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Physiological responses to hypoxia and anoxia in Balanus amphitrite (Cirripedia: Thoracica)
The barnacle Balanus amphitrite Darwin is a dominant intertidal and major fouling organism. As its life cycle includes both sessile and pelagic phases, adaptation is a necessity to tolerate harsh conditions that are faced in the intertidal and pelagic environment. A downward trend in dissolved oxygen levels in coastal areas has been recently observed, which would have a more prominent effect on sessile organisms inhabiting the intertidal habitats. The effects of reduced dissolved oxygen levels (hypoxia) and no oxygen (anoxia) on B. amphitrite adults and nauplii was assessed. Their response was evaluated by estimating the levels of the antioxidant enzymes catalase and superoxide dismutase. The impact of desiccation on antioxidant enzymes in adult B. amphitrite collected from different tidal heights was also evaluated. When nauplii were starved, 100% mortality was observed after 64 h under hypoxia, and between 24 and 32 h under anoxia. However, when nauplii were exposed to hypoxia and anoxia along with food, their tolerance level increased. A decrease in naupliar feeding rate and oxygen consumption was observed when they were exposed to hypoxia and anoxia. A significant difference in the levels of antioxidant enzymes in adult B. amphitrite collected at different tidal levels was observed. Enzyme activity increased with increase in the duration of tidal exposure, suggesting a capability to adapt to stress in different niches. Nauplii showed antioxidant defense (increased enzyme activity) under hypoxia and anoxia. The magnitude of change in enzyme levels suggests that these enzymes could be potential biomarkers of stress.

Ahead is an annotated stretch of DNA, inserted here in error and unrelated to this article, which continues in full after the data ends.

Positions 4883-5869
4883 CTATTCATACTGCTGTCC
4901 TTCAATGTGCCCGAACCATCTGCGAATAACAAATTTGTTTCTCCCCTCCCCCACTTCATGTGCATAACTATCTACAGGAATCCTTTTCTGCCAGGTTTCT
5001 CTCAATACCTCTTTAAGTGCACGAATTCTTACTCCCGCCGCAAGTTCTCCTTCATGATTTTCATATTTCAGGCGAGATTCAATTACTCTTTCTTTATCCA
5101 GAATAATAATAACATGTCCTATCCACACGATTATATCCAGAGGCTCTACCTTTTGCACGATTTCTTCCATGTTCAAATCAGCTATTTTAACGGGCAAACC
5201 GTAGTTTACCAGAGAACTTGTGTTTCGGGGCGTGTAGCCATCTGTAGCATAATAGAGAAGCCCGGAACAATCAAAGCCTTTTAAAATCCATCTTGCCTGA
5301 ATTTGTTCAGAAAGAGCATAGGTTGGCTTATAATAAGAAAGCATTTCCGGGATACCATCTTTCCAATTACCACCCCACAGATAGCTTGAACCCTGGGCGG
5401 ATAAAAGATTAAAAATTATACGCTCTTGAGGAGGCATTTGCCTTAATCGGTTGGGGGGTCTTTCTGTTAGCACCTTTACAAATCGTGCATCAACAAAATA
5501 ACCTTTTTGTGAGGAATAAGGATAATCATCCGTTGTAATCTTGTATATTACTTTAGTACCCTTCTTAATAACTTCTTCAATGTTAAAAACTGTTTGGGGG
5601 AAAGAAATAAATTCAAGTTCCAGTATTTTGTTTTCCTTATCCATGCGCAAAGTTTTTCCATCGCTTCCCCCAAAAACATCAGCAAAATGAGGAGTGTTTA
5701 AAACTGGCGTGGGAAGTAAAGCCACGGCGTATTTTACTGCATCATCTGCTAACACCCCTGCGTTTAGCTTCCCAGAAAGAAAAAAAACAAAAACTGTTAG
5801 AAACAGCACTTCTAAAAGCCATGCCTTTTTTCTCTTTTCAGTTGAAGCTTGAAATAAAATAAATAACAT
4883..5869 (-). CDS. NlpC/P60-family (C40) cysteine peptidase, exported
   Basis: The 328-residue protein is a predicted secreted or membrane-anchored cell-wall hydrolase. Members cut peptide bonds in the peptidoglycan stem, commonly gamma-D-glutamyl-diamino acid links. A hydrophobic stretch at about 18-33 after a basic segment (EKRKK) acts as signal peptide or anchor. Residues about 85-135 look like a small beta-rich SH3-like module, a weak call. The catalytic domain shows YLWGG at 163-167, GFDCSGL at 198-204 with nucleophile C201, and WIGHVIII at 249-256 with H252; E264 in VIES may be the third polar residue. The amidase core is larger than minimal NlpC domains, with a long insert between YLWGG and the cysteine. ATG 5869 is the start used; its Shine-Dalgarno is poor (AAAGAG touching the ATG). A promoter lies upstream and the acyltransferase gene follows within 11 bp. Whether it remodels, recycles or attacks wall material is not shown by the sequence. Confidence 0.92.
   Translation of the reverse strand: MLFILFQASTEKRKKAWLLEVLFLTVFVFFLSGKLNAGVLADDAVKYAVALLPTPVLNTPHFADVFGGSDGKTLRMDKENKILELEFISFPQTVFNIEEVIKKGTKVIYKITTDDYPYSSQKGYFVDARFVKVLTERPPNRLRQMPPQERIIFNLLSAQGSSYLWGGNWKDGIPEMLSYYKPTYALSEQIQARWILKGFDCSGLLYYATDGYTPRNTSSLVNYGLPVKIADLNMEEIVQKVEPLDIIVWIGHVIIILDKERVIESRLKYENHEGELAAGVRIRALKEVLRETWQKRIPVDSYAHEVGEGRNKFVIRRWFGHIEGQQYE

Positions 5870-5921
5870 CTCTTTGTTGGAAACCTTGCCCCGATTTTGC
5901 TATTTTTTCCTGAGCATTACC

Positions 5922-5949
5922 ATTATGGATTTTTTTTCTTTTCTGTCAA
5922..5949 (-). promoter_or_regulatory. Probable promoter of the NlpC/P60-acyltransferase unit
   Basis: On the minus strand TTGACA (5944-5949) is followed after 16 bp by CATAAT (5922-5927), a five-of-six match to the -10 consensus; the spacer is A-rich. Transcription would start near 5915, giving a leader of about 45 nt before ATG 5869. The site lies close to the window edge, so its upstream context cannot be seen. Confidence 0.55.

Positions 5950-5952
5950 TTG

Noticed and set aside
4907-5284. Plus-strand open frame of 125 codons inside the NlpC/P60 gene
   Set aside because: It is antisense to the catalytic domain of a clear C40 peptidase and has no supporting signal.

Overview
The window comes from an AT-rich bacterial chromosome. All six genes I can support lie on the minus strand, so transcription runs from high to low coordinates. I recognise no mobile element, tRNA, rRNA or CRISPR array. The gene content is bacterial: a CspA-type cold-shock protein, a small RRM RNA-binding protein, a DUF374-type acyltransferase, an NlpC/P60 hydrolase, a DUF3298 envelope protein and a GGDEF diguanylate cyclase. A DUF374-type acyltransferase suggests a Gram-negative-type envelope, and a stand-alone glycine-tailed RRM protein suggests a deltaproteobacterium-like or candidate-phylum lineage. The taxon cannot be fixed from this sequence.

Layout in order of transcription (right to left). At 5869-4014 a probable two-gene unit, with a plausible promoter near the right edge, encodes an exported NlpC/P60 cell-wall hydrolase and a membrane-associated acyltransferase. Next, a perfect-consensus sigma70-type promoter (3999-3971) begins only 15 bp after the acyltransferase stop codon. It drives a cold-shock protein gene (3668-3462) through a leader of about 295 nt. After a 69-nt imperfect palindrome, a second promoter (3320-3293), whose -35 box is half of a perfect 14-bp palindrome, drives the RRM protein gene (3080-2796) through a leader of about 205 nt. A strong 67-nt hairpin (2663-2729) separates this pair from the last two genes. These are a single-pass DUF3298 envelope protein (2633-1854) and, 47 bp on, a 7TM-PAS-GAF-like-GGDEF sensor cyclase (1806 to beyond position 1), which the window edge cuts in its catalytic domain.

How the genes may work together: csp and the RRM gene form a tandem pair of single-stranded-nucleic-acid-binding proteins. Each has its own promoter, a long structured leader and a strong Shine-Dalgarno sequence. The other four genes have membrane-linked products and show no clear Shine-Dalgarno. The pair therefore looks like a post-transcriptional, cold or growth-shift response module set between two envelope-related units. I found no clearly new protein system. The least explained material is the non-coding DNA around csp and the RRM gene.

For more information read:
Desai, D.V.; Prakash, S.(2009). Physiological responses to hypoxia and anoxia in Balanus amphitrite (Cirripedia: Thoracica). Mar. Ecol. Prog. Ser.: 390; 2009; 157-166.
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